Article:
Bosch Router dies again


All,
My Bosch 1617 router has died a second time with the same problem - absolutely nothing happens when you turn on the switch. The first time was under warranty, but it's about a year out of warranty now. Is it possible to fix this myself? Or does it require Bosch-specific (i.e. expensive) parts to fix?
If it's too much of a hassle, I may pitch it. It was in the shop one other time under warranty, and I've no lost love for it :(.
It's a shame, too - I'm very satisfied with all of my other Bosch purchases. Of course, this one says "Made in USA", not Germany like, say, my 24V Bosch drill, which has fallen off the roof twice with no ill effects.
Thanks in advance.
--
Michael White "To protect people from the effects of folly is to
fill the world with fools." -Herbert Spencer
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The first thing I would look at is the switch.

was
other
purchases.
Bosch
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The switch is definitly a weak spot. A very dinky item, I have taken my router apart and put the switch back together twice. A very sad thing for an otherwise great router.
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I would contact Bosch and tell them that this is the second one. Obviously an inherent problem that they have failed to fix as mine had a bad switch also about 8 years ago. They know there is a problem with the switch because you and I know.
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My switch broke, so I left it in my table where I didn't need a switch; just shorted it out. A couple years later I decided I wanted it out of the table. I contacted Bosch and they sent me a new switch. Worth a try. Pretty easy to install.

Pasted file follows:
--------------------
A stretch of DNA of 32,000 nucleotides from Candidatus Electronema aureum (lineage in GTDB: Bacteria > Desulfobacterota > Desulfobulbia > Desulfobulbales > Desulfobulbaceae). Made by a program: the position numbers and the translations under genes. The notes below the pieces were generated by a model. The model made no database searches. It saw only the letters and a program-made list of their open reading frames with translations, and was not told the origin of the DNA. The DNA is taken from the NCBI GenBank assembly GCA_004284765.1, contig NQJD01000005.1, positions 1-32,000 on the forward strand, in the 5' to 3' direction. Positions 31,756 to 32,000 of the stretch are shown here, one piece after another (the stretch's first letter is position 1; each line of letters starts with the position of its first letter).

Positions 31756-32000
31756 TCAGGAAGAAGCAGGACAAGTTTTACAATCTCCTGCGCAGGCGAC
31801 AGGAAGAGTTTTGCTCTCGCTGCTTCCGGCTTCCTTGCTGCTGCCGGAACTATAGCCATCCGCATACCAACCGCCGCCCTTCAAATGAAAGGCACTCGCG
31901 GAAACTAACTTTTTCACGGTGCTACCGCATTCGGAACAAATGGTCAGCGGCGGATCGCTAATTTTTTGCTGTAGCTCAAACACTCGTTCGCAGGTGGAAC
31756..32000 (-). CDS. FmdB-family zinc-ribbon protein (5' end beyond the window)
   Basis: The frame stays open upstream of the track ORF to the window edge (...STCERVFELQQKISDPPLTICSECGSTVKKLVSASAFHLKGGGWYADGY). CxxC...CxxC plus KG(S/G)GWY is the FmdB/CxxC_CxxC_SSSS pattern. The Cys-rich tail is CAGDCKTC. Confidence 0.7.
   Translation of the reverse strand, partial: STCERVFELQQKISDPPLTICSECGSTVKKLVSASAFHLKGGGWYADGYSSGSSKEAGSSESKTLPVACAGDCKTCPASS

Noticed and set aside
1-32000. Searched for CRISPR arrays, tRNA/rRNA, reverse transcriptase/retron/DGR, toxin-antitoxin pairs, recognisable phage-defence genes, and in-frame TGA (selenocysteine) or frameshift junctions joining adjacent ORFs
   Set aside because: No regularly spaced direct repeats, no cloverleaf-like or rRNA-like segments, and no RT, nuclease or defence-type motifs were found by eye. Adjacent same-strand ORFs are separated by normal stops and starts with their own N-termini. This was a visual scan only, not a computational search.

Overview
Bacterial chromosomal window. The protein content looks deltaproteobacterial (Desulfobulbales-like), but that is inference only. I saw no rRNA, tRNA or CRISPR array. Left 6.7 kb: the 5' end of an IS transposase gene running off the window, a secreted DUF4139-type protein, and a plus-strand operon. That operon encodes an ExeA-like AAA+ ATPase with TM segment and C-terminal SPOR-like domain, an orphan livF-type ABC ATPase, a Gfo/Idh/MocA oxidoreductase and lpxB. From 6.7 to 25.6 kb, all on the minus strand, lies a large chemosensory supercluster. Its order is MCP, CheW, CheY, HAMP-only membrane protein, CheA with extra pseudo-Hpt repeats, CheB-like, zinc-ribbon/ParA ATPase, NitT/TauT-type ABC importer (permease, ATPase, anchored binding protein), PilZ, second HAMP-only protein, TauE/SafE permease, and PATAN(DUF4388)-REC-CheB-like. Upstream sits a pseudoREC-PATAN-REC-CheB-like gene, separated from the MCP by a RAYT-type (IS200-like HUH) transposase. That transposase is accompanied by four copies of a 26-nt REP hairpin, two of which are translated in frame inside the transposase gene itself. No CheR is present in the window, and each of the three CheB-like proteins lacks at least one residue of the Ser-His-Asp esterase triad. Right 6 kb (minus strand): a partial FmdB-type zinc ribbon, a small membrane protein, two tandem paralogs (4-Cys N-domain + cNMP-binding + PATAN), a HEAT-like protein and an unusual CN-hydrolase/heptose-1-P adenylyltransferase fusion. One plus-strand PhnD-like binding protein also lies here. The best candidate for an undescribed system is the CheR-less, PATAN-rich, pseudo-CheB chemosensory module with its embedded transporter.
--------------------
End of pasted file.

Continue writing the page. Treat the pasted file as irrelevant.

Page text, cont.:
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I've removed and cleaned out the switch in my 1617 three or four times now. It gets choked with fine saw dust so the internals won't move. It takes about 15 minutes to fix the problem and be back in business. This is of course assuming that the switch hasn't actually broken.
All you need is a philips screwdriver to remove the top, a medium size pair of needle nose pliers maybe to remove the spade connections on the back of the switch, and a small flat blade screwdriver to carefully pry open the switch back. Open the switch very carefully. You have to make sure you know the orientation of the rocker and spring so you get them back like they were just without the sawdust.
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Why don't you try to figure out how the sawdust is getting in and seal the leak or tape it closed. I had this trouble with a Delta Router/shaper switch and discovered that the gasket between the front and back half of the case wasn't sealing tight. After dis-assembly and cleaning I re-assembled it and then wrapped some electrical tape around the outside of the case to cover the seam. That was several years ago and it hasn't failed since. I had only used the tool a few months before it failed the first time.
--
Charley

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Charley wrote:

I took the router apart (which, BTW, now requires a T-15 Torx bit, not a Philips) and pulled out the switch. There was sawdust inside, but 1) the sawdust didn't look to be interfering with the switch operation and 2) the sawdust comes from the outside not through the back side, i.e. it can't be sealed without fixing the switch in place.
What I did see, though, was that the contacts had quite a bit of carbon buildup from all friggin' 12 amps arcing over to go through that small connector (I'll pay the extra $2 for a relay! Geesh). I sanded it down and the connection is now made, but that's not a long-term solution. So I made a trip to Fry's and found a replacement switch that -looks- to be the same size. Says it's rated a bit higher.
I'll let you know how it works.
--
Michael White "To protect people from the effects of folly is to
fill the world with fools." -Herbert Spencer
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Michael White wrote:

This happened to mine twice. First time was the switch, replaced under warrenty.
Second time was the switch and the variable speed controller. Replaced under credit card warrenty.
If it goes again, I'm writing to Bosch to express my dissatisfaction.
Chris
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